If looking at this list of countries above leads to a reflexive, “Yes, but in America…” reaction, I would remind you again that in January of 2021, the US Capitol was overrun. It was overrun by people who hoped that their actions, at the very least, would disrupt the democratic transfer of power. It was potentially facilitated by federal law enforcement officers, and members of Congress who are being investigated for effectively aiding and abetting the insurrectionists. Tens of thousands of national guard members were just vetted for their loyalty to the constitution they swore to uphold and protect. There can be no question that American exceptionalism should be put to rest on this question. There is clearly nothing so exceptional about our democratic institutions that they are immune to infiltration by extremists.

In the case of the United States, not only are the public servants in question violating their oath of office, they draw their salary and pensions from the people they are sworn to but are failing to serve. It is time for lustration in the United States and the most obvious and legally straightforward place to begin is within the administrative agencies, under the authority of the Executive branch of government. Several reasonable arguments will be inevitably raised in opposition to this proposal – ranging from “it offends the constitution,” to “it will spark a civil war.” Again, I remind you that we already vetted our national guard, whom we deployed at every state capitol and all over the District of Columbia because insurrectionists have threatened civil war. 

Yet another reason to begin lustration within the federal administrative agencies lies in the fact that over the past several years, not just under the Trump administration, but going back decades in some instances, several federal (and state, but I will leave them out of the discussion at this stage) agencies have intentionally or at least knowingly hired biased and corrupt people. In fact, many reasonably argue that our present systems of law enforcement were created to uphold racial injustice. This administrative agency packing begins to look like a long game being played by those who would fill state and federal institutions with those interested in a nativist, white patriarchal America. Sometimes this agency packing takes the form of hiring individuals who do not believe in the core mission of the agency (for example, climate change deniers working in the EPA or science deniers and anti-vaxxers in HHS or the CDC). Other times, agencies seek out those who are hostile to or biased against the people they are paid to interact with (CBP, ICE and many state and local law enforcement). Still other agencies are stuffed full of political appointees with no subject matter experience and no intention of being unbiased, even where impartiality is the core function of their job (administrative law judges).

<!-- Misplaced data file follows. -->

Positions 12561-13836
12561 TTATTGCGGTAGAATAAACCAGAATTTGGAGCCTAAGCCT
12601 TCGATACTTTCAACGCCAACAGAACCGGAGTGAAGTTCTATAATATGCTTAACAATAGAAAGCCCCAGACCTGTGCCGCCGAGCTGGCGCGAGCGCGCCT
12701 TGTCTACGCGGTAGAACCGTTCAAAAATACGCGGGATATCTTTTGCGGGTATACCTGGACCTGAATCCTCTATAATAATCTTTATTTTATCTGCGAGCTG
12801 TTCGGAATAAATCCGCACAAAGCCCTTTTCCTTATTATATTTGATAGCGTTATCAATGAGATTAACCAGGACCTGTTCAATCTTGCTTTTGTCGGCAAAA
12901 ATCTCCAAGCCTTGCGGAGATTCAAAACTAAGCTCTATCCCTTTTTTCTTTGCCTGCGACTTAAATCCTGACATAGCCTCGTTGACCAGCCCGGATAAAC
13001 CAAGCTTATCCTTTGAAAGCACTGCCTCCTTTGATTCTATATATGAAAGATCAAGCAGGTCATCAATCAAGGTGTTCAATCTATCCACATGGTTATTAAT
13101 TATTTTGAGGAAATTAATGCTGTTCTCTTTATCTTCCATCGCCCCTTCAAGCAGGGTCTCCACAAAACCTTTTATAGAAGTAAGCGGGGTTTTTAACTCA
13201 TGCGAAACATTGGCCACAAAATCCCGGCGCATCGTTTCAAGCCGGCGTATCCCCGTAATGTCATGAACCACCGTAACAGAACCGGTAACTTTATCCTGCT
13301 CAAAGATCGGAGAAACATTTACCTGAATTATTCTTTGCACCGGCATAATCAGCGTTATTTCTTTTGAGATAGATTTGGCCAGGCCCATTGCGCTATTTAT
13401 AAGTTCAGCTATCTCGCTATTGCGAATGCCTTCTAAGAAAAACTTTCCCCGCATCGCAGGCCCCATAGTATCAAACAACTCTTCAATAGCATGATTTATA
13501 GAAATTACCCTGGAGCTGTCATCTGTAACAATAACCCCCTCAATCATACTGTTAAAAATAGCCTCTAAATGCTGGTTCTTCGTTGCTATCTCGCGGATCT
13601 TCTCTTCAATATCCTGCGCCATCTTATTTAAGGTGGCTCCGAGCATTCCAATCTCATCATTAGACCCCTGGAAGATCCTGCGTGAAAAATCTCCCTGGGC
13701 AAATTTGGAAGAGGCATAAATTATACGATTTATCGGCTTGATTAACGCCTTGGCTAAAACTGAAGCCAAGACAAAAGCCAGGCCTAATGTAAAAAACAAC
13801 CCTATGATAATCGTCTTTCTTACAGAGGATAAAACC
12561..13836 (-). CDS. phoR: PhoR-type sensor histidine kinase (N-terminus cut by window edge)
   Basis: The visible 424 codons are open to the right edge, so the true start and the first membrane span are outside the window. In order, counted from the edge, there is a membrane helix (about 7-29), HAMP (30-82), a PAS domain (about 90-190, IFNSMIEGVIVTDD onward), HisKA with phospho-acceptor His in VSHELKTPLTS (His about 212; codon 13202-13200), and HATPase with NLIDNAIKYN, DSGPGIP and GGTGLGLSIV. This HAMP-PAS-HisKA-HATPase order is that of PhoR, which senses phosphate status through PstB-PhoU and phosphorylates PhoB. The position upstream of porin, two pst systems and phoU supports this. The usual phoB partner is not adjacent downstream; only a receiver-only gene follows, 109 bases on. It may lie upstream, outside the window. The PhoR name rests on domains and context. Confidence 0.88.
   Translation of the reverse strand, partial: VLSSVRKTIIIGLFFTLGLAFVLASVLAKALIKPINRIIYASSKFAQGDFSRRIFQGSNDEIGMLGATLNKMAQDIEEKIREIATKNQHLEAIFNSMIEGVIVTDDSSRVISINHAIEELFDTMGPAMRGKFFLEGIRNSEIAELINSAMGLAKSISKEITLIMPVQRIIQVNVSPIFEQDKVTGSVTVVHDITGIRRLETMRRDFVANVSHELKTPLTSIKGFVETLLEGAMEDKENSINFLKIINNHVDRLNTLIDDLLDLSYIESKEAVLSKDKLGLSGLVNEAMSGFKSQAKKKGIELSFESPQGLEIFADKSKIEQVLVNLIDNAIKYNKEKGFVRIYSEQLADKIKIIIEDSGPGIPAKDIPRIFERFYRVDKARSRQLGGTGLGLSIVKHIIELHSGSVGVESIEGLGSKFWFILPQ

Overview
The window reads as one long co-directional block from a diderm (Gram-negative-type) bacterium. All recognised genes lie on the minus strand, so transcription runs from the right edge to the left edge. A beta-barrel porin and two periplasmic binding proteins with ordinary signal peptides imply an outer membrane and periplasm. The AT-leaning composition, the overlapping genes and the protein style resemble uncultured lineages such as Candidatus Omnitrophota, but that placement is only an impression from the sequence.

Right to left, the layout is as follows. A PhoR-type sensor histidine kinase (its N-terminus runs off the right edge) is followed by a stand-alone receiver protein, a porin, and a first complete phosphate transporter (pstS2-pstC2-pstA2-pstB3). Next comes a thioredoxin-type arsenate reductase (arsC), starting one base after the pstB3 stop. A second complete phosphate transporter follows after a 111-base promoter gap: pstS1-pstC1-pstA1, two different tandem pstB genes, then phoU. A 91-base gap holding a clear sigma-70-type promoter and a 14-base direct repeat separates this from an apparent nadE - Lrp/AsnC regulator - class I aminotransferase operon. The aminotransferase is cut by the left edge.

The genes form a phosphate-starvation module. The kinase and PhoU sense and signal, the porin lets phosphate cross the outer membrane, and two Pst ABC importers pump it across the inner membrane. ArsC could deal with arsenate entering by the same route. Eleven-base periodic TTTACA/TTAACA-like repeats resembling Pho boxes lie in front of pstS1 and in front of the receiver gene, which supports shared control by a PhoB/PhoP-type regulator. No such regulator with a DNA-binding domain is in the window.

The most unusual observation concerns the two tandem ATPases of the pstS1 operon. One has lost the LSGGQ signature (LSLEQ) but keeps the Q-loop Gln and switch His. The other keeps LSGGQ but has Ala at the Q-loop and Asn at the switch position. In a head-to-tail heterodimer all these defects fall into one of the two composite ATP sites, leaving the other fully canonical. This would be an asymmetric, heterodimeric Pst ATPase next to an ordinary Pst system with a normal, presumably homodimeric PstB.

Conveniently for the purposes of lustration, many of these public servants have set up social media group accounts where they post evidence of the type of extremism, insurrectionist plans, racism, misogyny and bias that should disqualify them from the jobs they hold. All federal employees swear to “uphold and defend the constitution of the United States against all enemies foreign and domestic.” The easiest place to begin vetting would be during the hiring process. No one is entitled to a job, and not hiring an avowed extremist is unquestionably constitutional. The next step would be to look at those currently employed who publicly admit insurrectionist ideation. They cannot reasonably expect to continue to be paid by “the people” to undertake activities which violate their oath. Neither “it’s just locker room talk,” nor “my free expression rights are being violated,” are a sufficient defense to retain employment paid by the people whose institutions they seek, actively or effectively, to dismantle. Next would be people given incredible discretion within their jobs, who are presently allowing their bias and prejudice to guide the exercise of that discretion in such a way that contravenes their ability to carry out their core functions. 

At the very least, those who have publicly supported, or aided and abetted insurrectionists should be vetted and dismissed. The same should apply to anyone drawing a pension for those jobs. The people of the United States should not be obliged to continue to pay people, let alone be “served and protected by” people engaged in undermining the democratic institutions that make up our government, who work against the core functions they were hired to carry out, or who let their bias guide their discretionary decisions.